It is the first fully drive-by-wire walk-in van, the companies said.
The demonstrations are a significant milestone for REE, whose electric chassis and drive-by-wire technology underpin the van. The body was developed by walk-in delivery van manufacturer Morgan Olson and electric vehicle developer EAVX. Both are units of the privately held J.B. Poindexter.
The partnership is targeting last-mile delivery fleet operators with the tests as they pitch the Proxima as a tool for meeting electrifcation targets, REE CEO Daniel Barel told Automotive News.
“A lot of the big players have pledged some sort of commitment to carbon neutrality. Now they have to meet those commitments,” Barel said. “Time is running out.”
He said he believes there will be “strong demand” for the Proxima.
In a news release, the companies said they want to “reduce total cost of ownership” for fleet owners as they transition to EVs.
The vehicle also offers benefits relative to gasoline-powered delivery vans, including improved aerodynamics and enhanced maneuverability, they said.
EAVX COO Mark Hope said the electric chassis allows for reimagined body design, including a load floor about 1 foot lower than on a typical delivery van, allowing for easier access and speeding delivery times.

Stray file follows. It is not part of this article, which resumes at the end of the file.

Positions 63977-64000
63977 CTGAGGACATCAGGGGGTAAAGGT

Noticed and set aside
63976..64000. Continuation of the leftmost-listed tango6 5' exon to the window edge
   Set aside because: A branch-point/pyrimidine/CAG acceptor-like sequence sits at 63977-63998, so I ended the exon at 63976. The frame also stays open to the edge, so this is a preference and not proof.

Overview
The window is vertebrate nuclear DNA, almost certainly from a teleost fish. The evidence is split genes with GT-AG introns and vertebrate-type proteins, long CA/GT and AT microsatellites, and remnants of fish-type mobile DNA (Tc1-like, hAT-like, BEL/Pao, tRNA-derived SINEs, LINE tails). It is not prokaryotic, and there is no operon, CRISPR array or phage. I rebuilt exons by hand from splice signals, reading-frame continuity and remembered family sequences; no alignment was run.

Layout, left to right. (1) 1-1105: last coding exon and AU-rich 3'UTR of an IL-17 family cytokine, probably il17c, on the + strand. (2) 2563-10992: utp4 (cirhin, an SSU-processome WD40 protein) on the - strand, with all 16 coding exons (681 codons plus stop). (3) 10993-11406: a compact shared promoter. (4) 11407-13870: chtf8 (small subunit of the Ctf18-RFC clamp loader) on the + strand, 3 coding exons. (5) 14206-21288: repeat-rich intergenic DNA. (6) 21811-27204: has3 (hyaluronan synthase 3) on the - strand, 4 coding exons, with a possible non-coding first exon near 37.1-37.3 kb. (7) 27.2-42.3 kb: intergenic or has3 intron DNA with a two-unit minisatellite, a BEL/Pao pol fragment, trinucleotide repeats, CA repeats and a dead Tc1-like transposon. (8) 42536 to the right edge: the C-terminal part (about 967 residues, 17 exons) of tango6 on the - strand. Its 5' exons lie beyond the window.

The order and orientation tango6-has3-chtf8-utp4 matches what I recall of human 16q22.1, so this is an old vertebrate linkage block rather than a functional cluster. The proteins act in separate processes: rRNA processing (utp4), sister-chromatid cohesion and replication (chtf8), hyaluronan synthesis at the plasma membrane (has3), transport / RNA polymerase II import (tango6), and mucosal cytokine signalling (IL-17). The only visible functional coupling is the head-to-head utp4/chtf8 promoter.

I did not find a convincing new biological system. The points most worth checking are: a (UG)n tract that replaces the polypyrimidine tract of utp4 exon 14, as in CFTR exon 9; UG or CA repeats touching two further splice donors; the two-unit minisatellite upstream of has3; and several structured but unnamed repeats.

The van also features larger side windows and a larger windshield than a typical delivery van, giving the driver better visibility.
“Proxima is about taking a fresh look at what we’ve done and our know-how and adapting it to modern chassis systems,” Hope said.
The all-wheel-drive van is designed for urban deliveries. It has a driving range of about 125 miles and a battery capacity of 120 kilowatt-hours, the partnership said. It has a maximum speed of 75 mph and a payload capacity of 8,000 pounds.
Hope said EAVX plans to “transition leadership on the project” to Morgan Olson in 2023, moving into a supporting role with REE as the van goes into production.